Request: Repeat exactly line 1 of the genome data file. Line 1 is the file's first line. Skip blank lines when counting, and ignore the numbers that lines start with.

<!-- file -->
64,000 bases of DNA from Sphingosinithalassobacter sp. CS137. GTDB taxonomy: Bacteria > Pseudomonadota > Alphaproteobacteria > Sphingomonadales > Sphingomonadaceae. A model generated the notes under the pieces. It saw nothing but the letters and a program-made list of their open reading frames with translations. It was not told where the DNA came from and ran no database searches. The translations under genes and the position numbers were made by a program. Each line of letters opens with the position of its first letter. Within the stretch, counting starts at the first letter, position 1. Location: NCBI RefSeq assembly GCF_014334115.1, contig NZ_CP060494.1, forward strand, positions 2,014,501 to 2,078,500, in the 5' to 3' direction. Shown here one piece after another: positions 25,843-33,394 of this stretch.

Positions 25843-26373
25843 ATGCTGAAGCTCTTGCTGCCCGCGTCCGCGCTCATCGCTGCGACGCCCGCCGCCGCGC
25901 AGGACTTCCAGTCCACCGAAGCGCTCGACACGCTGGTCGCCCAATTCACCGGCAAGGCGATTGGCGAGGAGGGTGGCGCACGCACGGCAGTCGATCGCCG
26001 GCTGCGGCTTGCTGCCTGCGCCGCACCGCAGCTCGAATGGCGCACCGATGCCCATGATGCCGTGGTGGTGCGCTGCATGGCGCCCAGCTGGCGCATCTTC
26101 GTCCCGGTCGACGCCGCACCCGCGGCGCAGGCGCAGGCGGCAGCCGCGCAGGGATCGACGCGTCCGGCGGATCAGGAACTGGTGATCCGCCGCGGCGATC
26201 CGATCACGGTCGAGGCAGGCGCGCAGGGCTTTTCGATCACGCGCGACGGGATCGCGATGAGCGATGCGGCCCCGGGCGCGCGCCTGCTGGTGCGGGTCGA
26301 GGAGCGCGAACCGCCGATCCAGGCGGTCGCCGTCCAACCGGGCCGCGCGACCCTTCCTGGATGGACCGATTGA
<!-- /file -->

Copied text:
64,000 bases of DNA from Sphingosinithalassobacter sp. CS137. GTDB taxonomy: Bacteria > Pseudomonadota > Alphaproteobacteria > Sphingomonadales > Sphingomonadaceae. A model generated the notes under the pieces. It saw nothing but the letters and a program-made list of their open reading frames with translations. It was not told where the DNA came from and ran no database searches. The translations under genes and the position numbers were made by a program. Each line of letters opens with the position of its first letter. Within the stretch, counting starts at the first letter, position 1. Location: NCBI RefSeq assembly GCF_014334115.1, contig NZ_CP060494.1, forward strand, positions 2,014,501 to 2,078,500, in the 5' to 3' direction. Shown here one piece after another: positions 25,843-33,394 of this stretch.